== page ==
Seasonal marketing is about relevant marketing—and relevant marketing is often about identifying an opportunity and then systematically planning to capitalize on it. The Super Bowl, back-to-school, Mother’s Day, spring cleaning—if you do the research and leave yourself enough time to act on your findings each one of these annual events is a golden chance to relate to consumers.
Newell-Rubbermaid, the global CPG marketer responsible for brands like Sharpie, Paper Mate, Goody, and Rubbermaid, has recently started taking serious advantage of seasonal marketing opportunities, namely the Super Bowl. Sixty-seven percent of Americans follow two or more sports (football tops the list), and about 180 million people tuned into the big game on Sunday—which is one heck of a captive audience.
But Newell-Rubbermaid’s Super Bowl strategy didn’t include flashy TV ads—it went deeper than that, relying on insights that the company used to pair its brands with consumer need.
Take Rubbermaid food storage containers. According to the U.S. Department of Agriculture, Super Bowl Sunday is the second largest food consumption day of the year. (Thanksgiving of course takes home the trophy in that category.) And Shopperscape and Kantar Retail recently released data stating that nearly one fifth of all shoppers prepare a special meal or entertain guests. Invariably there are leftovers (and popped buttons).
Now take Sharpie. Fans like to support their teams with handmade signs and posters—so why shouldn’t they be using Sharpie marketers to do so?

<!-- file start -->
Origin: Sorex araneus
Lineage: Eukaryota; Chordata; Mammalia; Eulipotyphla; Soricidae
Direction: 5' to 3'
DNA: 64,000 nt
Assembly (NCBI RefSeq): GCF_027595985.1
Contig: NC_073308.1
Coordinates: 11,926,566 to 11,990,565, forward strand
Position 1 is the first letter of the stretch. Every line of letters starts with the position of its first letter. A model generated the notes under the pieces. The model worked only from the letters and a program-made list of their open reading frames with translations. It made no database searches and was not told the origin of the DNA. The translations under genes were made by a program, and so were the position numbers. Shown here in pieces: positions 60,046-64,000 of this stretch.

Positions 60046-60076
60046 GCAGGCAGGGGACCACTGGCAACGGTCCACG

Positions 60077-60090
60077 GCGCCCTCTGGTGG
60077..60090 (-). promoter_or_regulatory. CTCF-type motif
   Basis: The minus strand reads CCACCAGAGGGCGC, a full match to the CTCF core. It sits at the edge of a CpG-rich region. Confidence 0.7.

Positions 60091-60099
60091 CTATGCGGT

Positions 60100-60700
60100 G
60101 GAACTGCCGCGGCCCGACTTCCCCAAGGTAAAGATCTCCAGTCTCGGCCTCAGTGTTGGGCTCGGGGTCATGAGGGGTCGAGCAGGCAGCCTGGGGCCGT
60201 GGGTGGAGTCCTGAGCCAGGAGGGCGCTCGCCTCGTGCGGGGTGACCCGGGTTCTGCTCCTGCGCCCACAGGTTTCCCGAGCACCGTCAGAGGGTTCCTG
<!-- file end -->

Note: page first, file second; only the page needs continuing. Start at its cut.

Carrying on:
“Be relevant. I wouldn’t exactly call it our mantra, but it certainly is smart,” says Joe Cavaliere, chief customer officer at Newell-Rubbermaid (right). “Consumers are looking for different things at different times of the year, and it’s easier to get an extra item in the basket if it’s tied into what he or she is thinking about when they’re shopping.”
Newell-Rubbermaid also works with participating retailers to extend their football promotions to cover the entire quarter, a push collectively referred to as “Game Time.” As big as the Super Bowl is, it’s only one day, and consumers care about football throughout the entire season.
“You buy certain food items for ‘Game Time,’ so if a display placement is in the right place at the right price at the right time, you might get a consumer to pick up something like a Rubbermaid container or a Sharpie, something they weren’t planning on purchasing but that makes sense,” Cavaliere says. “Insights lead to action—everyone knows the Super Bowl is big; we dug deeper and extended that passion.”
Part of what allows Newell-Rubbermaid to so seamlessly implement its seasonal marketing strategies is the company’s recent transition from a collection of separate brands operating independently to a cohesive organization that shares insights across its many brand holdings.
It’s all part of Newell-Rubbermaid’s overall push to become more “customer intimate.”
“We’re starting to become a truly customer-centric organization by looking at customer insight,” Cavaliere says. “Once we have that, we can then have true customer intimacy.”
Don’t drop the ball in 2015
The Super Bowl may have just ended—but according to Cavaliere’s clock, it’s just about time to get started planning for next year. Below are his tips for implementing a seasonal marketing strategy that’ll totally score:
1. Start planning at least a year in advance. (Tick, tock.)
2. Ask yourself: Is what I’m planning relevant?
3. Be creative—just make sure your ideas make sense. “The more ideas you give people to use your product the better,” Cavaliere says. “Our ideas come from insight-based research—getting people to use Sharpies to make banners and posters at their Super Bowl parties isn’t a stretch.”
4. Stick with it—Consumers won’t suddenly associate you with a particular season just because you want them to. Says Cavaliere: “You’ve got to build and build and continue to cement the idea in the minds of your consumers.”